The numerical scores and status listed above do not reflect conditions in Nagorno-Karabakh, which is examined in a separate report. Freedom in the World reports assess the level of political rights and civil liberties in a given geographical area, regardless of whether they are affected by the state, nonstate actors, or foreign powers. Disputed territories are sometimes assessed separately if they meet certain criteria, including boundaries that are sufficiently stable to allow year-on-year comparisons. For more information, see the report methodology and FAQ.
Armenia is in the midst of a significant transition following mass antigovernment protests and elections in 2018 that forced out an entrenched political elite. The new government has pledged to deal with long-standing problems including systemic corruption, opaque policymaking, a flawed electoral system, and weak rule of law. The country continues to be seriously affected by the 2020 conflict with Azerbaijan, which saw several months of fighting over control of the territory of Nagorno-Karabakh.
- In May, a report by Google’s Threat Analysis Group (TAG) linked the Armenian government to the use of Predator spyware, created by the North Macedonian company Cytrox. The spyware had been used to target journalists, dissidents, and human rights activists in several countries, including Armenia. Local media outlets reported that the devices of several political dissidents had been hacked.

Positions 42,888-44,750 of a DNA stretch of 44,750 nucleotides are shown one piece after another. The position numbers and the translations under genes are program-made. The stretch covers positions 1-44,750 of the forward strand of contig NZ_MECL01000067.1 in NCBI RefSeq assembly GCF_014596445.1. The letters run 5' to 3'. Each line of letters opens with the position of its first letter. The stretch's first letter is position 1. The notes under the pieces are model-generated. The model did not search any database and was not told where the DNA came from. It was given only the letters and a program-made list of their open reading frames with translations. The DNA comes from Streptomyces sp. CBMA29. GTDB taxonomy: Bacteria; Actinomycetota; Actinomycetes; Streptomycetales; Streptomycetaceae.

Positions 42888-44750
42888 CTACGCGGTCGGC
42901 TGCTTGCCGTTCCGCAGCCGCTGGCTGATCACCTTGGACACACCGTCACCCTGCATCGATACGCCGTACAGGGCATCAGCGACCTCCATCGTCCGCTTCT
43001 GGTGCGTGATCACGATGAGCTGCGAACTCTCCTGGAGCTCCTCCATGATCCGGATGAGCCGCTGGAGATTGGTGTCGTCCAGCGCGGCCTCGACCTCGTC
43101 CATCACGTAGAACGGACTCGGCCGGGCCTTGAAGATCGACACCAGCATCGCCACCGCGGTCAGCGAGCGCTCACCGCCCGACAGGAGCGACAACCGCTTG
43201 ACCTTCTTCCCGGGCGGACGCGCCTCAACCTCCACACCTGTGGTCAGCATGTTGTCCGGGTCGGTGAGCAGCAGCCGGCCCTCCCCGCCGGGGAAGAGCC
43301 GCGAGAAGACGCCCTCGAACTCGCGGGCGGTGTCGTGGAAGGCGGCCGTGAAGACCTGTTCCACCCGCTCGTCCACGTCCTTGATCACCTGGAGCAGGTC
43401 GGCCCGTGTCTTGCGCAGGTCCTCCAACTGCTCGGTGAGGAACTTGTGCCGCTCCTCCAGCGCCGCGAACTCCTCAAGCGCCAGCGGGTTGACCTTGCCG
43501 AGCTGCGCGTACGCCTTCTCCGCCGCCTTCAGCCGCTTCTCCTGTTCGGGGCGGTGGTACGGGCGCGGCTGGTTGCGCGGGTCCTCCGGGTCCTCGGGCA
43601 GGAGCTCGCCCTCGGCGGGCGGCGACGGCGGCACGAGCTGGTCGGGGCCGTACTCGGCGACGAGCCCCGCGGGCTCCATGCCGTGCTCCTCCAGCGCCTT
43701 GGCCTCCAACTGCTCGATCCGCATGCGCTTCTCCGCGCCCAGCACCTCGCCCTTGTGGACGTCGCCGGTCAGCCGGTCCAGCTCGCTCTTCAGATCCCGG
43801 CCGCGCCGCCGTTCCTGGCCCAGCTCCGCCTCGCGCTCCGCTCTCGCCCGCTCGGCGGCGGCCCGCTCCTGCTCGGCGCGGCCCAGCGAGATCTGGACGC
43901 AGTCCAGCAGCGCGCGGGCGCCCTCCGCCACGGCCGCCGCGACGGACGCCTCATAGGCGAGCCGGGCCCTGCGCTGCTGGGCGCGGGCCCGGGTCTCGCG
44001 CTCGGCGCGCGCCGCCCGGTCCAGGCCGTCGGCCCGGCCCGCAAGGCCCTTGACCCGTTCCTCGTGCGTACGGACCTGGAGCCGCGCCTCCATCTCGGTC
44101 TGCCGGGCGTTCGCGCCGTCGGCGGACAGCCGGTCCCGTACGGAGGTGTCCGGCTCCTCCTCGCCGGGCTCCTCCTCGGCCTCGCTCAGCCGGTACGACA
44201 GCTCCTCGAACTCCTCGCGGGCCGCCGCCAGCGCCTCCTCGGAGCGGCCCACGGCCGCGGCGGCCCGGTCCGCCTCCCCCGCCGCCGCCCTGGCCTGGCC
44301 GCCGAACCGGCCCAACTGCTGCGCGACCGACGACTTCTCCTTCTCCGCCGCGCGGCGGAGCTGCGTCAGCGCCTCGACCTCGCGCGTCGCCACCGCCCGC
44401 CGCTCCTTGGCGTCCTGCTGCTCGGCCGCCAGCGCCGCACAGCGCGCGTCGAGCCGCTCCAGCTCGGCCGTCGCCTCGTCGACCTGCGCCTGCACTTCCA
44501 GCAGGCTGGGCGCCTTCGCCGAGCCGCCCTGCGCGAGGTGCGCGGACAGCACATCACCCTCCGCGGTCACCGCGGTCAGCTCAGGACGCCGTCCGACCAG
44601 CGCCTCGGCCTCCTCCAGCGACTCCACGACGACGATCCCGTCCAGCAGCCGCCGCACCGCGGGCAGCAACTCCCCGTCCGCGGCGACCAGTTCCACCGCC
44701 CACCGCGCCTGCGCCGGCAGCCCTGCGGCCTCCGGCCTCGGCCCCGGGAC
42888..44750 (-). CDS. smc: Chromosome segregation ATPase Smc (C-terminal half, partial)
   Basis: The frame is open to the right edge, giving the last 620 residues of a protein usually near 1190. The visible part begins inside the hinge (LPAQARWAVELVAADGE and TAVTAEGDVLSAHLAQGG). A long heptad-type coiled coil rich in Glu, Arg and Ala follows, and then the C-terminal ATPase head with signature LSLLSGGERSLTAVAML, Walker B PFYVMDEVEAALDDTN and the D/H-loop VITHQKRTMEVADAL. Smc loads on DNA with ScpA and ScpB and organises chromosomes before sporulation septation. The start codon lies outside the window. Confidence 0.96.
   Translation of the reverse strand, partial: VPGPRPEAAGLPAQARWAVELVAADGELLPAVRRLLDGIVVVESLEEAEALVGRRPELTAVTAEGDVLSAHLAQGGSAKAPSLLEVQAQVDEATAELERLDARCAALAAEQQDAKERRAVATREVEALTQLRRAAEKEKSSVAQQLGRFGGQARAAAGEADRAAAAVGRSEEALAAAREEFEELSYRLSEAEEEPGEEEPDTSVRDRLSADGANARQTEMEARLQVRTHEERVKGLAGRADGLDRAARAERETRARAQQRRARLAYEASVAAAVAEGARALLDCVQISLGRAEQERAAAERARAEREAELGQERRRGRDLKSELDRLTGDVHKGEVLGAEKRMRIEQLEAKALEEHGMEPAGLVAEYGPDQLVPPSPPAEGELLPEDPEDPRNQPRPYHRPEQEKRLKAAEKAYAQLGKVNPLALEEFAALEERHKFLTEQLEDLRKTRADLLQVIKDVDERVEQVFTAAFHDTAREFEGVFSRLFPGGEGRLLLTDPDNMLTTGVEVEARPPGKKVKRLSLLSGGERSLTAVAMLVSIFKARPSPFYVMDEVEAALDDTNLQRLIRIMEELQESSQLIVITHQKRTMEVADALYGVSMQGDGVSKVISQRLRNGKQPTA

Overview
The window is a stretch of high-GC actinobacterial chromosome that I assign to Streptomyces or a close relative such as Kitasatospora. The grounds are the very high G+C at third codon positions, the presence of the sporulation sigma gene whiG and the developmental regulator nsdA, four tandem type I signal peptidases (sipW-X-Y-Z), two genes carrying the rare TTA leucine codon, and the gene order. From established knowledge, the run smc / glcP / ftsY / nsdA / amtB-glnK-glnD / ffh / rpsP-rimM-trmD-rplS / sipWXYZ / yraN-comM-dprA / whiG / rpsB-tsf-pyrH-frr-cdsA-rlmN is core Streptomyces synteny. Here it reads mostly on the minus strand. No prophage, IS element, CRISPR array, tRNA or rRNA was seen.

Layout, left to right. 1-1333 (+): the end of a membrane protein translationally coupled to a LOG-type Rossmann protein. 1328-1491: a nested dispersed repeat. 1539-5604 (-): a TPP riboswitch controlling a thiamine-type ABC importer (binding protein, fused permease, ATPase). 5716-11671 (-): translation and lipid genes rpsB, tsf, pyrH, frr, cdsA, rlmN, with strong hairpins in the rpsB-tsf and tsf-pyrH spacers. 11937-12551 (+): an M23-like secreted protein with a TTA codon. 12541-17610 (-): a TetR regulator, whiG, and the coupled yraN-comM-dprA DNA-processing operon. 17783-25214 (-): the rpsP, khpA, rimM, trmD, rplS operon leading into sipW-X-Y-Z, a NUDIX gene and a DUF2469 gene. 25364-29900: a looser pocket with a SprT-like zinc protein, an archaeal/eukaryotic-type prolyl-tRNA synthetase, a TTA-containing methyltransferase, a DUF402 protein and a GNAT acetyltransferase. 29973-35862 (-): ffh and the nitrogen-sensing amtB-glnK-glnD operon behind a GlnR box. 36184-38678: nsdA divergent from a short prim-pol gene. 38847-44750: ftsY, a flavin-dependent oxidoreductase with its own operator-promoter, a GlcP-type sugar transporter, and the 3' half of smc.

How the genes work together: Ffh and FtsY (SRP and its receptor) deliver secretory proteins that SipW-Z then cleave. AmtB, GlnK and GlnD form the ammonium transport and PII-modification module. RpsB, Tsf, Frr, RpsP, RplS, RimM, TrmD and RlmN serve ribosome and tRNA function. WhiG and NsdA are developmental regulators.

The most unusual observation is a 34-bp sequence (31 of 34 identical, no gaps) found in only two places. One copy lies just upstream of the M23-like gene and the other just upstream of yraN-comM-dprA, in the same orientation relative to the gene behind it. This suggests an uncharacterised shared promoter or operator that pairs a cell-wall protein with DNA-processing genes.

- In September, Azerbaijani military forces entered Armenian territory. The escalation of the ongoing military conflict killed nearly 200 and injured more than 293 Armenian soldiers; three civilians were killed; and 20 soldiers were taken as prisoners of war. Official reports included credible evidence that Azerbaijani troops had committed war crimes. While active hostilities lasted two days, the subsequent ceasefire has been regularly violated.
|Was the current head of government or other chief national authority elected through free and fair elections?||2.002 4.004|
Constitutional changes in 2015 transformed the country from a semipresidential to a parliamentary republic. The president is chosen by the parliament for a single seven-year term, and most executive power lies with the prime minister, who is chosen by a parliamentary majority. In January 2022, President Armen Sargsyan, who had been elected before the 2018 revolution, resigned. Vahagn Khachaturyan, who was serving as minister of high-tech industry, was elected as president.
In June 2021, Nikol Pashinyan’s Civil Contract Party won a majority of seats in snap elections called after Pashinyan resigned as prime minister in April. The party’s electoral victory allowed him to retain his position as prime minister. Though Pashinyan’s win was contested by the opposition, the Constitutional Court upheld the election results, and local and international observers considered the elections to be free and fair, despite some irregularities.
|Were the current national legislative representatives elected through free and fair elections?||2.002 4.004|